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I have the following count and denominator information. The 630 subjects are the same people over two different periods of time. Can I conduct a McNemar's test to compare the dependent proportion difference?

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Or does it have to be in a 2x2 table format like this, where I need to calculate a, b, c, d first?

enter image description here

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  • $\begingroup$ Do you know any of a, b, c, or d? $\endgroup$ – gung Mar 20 at 20:29
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    $\begingroup$ It can be extracted but will require significant amount of time. I know if we know just one of these values, all 4 will be solvable. So let's assume, we don't know any of them, can I still run a McNemar's test, and if not, are there other tests I can use? $\endgroup$ – KubiK888 Mar 20 at 20:32
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You need to have b and c. A 2x2 table has only 1 degree of freedom, meaning that if you were able to determine any of the cells, you could figure out the rest. Fortunately for you, the sum of no condition A during the follow-up period is just 5. That means you can quite easily determine the possible results by brute force. You wouldn't know which is correct, but since all are highly significant, it might be enough for you. Here is an example, coded in R (a lot of output is omitted to shorten what's pasted here):

b = as.list(0:5)
tab.fun = function(b){
  d = 5-b
  a = 600-b
  c = 30-d
  tab = as.table(rbind(c(a, b),
                       c(c, d)) )
  return(tab)
}
lapply(b, function(l){ 
            list(addmargins(tab.fun(l)), mcnemar.test(tab.fun(l))) })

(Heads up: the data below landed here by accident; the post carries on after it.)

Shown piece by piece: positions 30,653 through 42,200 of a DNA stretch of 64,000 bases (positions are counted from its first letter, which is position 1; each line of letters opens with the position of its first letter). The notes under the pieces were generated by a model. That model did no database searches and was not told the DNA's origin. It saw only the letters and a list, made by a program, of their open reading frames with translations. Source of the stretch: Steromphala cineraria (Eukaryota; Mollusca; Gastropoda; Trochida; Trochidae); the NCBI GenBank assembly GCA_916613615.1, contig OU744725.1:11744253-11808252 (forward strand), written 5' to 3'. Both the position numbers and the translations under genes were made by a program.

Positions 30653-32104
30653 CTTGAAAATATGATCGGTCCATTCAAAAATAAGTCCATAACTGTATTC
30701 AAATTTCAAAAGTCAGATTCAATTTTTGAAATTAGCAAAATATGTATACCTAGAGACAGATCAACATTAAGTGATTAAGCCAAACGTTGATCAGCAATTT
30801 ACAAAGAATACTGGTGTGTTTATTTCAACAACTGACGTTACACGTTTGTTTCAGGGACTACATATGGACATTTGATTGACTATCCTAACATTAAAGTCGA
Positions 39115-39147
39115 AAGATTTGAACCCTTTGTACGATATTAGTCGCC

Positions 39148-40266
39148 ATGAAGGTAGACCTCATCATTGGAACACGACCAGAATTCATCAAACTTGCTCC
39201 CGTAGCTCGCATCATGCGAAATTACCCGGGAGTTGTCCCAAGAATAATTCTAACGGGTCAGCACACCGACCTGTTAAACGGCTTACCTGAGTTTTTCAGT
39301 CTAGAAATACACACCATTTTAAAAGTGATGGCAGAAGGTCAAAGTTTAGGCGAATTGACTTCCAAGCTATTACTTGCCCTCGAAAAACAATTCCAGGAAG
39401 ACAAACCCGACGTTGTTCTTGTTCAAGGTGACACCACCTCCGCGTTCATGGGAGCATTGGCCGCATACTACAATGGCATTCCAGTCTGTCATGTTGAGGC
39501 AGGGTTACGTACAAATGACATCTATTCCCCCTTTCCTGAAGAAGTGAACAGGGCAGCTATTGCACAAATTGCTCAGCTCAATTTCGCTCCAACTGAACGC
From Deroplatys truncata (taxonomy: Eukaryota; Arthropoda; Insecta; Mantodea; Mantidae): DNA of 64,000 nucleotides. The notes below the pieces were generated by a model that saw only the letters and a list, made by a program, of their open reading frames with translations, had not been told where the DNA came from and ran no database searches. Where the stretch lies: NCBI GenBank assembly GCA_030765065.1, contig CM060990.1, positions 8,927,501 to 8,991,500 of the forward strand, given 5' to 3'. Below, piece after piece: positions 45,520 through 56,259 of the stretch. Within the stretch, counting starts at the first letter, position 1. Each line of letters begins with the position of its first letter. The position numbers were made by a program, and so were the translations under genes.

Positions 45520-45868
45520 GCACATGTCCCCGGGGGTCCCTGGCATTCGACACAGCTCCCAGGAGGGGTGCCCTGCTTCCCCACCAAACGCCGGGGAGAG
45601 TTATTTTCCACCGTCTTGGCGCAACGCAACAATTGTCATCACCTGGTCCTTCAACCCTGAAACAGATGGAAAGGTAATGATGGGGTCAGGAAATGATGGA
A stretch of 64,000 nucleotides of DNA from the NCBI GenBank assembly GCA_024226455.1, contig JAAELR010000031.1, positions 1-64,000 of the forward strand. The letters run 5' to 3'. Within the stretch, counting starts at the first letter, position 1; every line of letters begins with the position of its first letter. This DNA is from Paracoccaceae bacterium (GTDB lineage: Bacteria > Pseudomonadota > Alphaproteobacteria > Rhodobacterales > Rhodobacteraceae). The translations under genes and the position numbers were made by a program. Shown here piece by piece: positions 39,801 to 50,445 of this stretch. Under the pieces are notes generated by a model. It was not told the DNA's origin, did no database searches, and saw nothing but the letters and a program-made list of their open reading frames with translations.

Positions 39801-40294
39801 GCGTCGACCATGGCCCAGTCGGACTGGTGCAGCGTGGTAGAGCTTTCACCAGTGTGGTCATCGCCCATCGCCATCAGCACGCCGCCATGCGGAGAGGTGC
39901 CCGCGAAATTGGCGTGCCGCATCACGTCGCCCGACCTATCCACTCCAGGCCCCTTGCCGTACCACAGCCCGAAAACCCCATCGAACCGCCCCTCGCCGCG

# [[1]][[1]]
#       A   B Sum
# A   600   0 600
# B    25   5  30
# Sum 625   5 630
# [[1]][[2]]
# McNemar's chi-squared = 23.04, df = 1, p-value = 1.587e-06
# 
# [[2]][[1]]
#       A   B Sum
# A   599   1 600
# B    26   4  30
# Sum 625   5 630
# [[2]][[2]]
# McNemar's chi-squared = 21.333, df = 1, p-value = 3.86e-06
# 
# [[3]][[1]]
#       A   B Sum
# A   598   2 600
# B    27   3  30
# Sum 625   5 630
# [[3]][[2]]
# McNemar's chi-squared = 19.862, df = 1, p-value = 8.324e-06
# 
# [[4]][[1]]
#       A   B Sum
# A   597   3 600
# B    28   2  30
# Sum 625   5 630
# [[4]][[2]]
# McNemar's chi-squared = 18.581, df = 1, p-value = 1.629e-05
# 
# [[5]][[1]]
#       A   B Sum
# A   596   4 600
# B    29   1  30
# Sum 625   5 630
# [[5]][[2]]
# McNemar's chi-squared = 17.455, df = 1, p-value = 2.943e-05
# 
# [[6]][[1]]
#       A   B Sum
# A   595   5 600
# B    30   0  30
# Sum 625   5 630
# [[6]][[2]]
# McNemar's chi-squared = 16.457, df = 1, p-value = 4.976e-05
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  • $\begingroup$ Do you happen to know if there is valid statistical test that doesn't require it? I found this but it has no citation of the method used - home.ubalt.edu/ntsbarsh/business-stat/otherapplets/… $\endgroup$ – KubiK888 Mar 20 at 20:58
  • $\begingroup$ @KubiK888, I don't know what that is. I doubt it's valid. You can see that the p-values can vary based on the underlying pattern. In this case, you're just lucky that all possiblities will lead to the same statistical decision. $\endgroup$ – gung Mar 20 at 21:03
  • $\begingroup$ To understand, the brute force is basically like a sensitivity analysis to include all possible values within the range, and then summarize it altogether? $\endgroup$ – KubiK888 Mar 20 at 21:09
  • $\begingroup$ @KubiK888, "brute force" means this is all the possibilities that can exist. You wouldn't try to combine them, unless you want to use a Bayesian method for that. If I were writing a scientific paper for publication, I would just explain that, whatever the underlying table looks like, these data have to show a significant change. You could give the ranges for the chi-squared statistic & the p-value. $\endgroup$ – gung Mar 20 at 21:25
  • $\begingroup$ Nice solution. @KubiK888, you might also look at the odds ratio or Cohen's g for these tables. The odds ratio for the McNemar case can be defined as c / b [or b / c, as makes sense for the specific case]. Here it looks like the minimum odds ratio is 6 [30 / 5], and the maximum is infinity [25 / 0]. $\endgroup$ – Sal Mangiafico Mar 23 at 13:54

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